My latest descent into messaging hell came two weeks ago, when I saw a notification for a friend’s message pop up in the growing list of notifications on my Android phone. I reflexively tapped the button to clear the list — and then realized I didn’t remember which app the notification came from.
Was it a Twitter direct message? No. Facebook message? Nope. A Google Hangouts message? Hmm, that wasn’t it either.
And then I got distracted by something else, because smartphone life sometimes shaves my attention span down to seconds. A week later, I was in my SMS app and I realized I’d had an unread message — the one from my friend that I’d lost track of before.
That led me to inventory the apps on my phone, besides email and text messaging, that somebody could use to ping me with a quick note. Let’s see… Facebook Messenger, Twitter (via direct messaging), Google’s Hangouts, WhatsApp, Skype, Slack, Evernote, Yelp.
(Yes, Yelp. The only message I’ve received there was from a Washington Post colleague seven or eight years ago. His observation after I’d added him to my friends list: “it’s not just you… EVERY site on the web is becoming a social networking portal.”)
As bad as eight messaging-capable apps seem, things could be worse. I could not be over 40 and therefore actually use Snapchat for interaction with friends.
And Google (GOOG) would now like to add messaging apps number nine and 10 to my collection.
But look, everybody’s trying to catch up here. When it works, messaging can tie your users to your app by making it the place where they hear from their friends.
And failing to take advantage of that opportunity might kill you. AOL’s neglect of AOL Instant Messenger — with its user profiles and a friends list, it could have become Facebook — ranks as one of the worst social-networking strategic blunders of all time.
(Yahoo Finance’s parent firm made a similar mistake with Yahoo Messenger.)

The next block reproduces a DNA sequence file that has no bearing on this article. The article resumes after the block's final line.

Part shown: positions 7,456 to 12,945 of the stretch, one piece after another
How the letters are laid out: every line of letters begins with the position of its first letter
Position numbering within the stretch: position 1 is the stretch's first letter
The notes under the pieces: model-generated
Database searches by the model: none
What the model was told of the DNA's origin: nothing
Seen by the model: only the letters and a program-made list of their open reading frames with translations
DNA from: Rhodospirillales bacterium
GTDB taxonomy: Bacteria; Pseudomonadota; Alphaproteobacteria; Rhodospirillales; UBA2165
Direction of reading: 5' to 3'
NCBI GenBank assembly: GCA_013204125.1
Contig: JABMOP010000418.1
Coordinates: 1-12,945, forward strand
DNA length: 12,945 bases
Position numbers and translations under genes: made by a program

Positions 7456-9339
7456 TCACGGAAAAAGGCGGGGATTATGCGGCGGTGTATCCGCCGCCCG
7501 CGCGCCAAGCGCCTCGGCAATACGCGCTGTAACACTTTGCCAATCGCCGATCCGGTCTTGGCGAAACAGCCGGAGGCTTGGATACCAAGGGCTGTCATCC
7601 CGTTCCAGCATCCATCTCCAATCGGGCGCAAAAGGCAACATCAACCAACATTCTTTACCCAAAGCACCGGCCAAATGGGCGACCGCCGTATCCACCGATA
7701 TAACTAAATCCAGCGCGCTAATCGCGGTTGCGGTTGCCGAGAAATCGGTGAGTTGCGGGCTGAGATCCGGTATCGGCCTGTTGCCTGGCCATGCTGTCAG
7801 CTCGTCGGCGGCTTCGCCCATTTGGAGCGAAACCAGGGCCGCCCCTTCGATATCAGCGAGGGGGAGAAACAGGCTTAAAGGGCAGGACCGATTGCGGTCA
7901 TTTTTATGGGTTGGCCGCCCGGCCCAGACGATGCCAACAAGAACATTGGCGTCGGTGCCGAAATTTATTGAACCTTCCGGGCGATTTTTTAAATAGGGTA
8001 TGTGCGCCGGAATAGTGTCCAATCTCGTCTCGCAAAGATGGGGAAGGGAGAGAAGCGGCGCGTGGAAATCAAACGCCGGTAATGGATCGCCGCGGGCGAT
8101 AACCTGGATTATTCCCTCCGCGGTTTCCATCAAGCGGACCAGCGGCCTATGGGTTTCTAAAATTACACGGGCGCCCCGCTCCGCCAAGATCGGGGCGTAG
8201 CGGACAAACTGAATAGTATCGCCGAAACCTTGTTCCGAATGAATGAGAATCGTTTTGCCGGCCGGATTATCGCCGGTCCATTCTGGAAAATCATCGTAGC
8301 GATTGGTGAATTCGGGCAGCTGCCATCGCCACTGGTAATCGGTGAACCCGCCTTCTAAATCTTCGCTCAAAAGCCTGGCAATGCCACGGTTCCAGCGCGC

They can get past limits enforced by wireless carriers: WhatsApp makes a U.S. phone number relevant for free overseas, even when I’m using a prepaid SIM.
And some social networks really do need their own messaging channels. Direct messages in Twitter (TWTR) provide a necessary complement to public tweets, although they also allow for the occasional “DM fail” when a user taps the wrong button before dispatching instead of a message sends a tweet.
Each app can require a new password and (if management there have their security priorities set right) a new two-step verification scheme to ensure that a compromised password alone won’t result in your loss of the account.
Messaging apps’ emphasis on immediacy can not only make them an intrusive interruption but also often leads to willful neglect of search functions and other ways to surface messages from a week, a month or a year ago.
They also often skimp on contacts management and don’t tie into your existing address-book apps. What’s more they force you to maintain your own mental contacts list of who likes which platform: Is this guy a Twitter DM type, or does he spend more time on Facebook Messenger?
Finally, if a messaging app’s developer decides to make its app more annoying for some business reason, you’re stuck with the results.
Email may be the messaging medium we all love to hate, but nobody owns the underlying standard. You can use the app of your choice, it’s never confined to your phone — and you can’t sign up for most messaging services without an email address anyway. So if you want to get in touch with me, an email to the address below remains the best way.
http://cafe4apps.net/wp-content/uploads/2016/09/300300Ifennahttps://cafe4apps.net/wp-content/uploads/2014/10/ifenna.pngIfenna2016-09-15 01:39:042016-09-15 02:11:52Here’s why email is still the best messaging app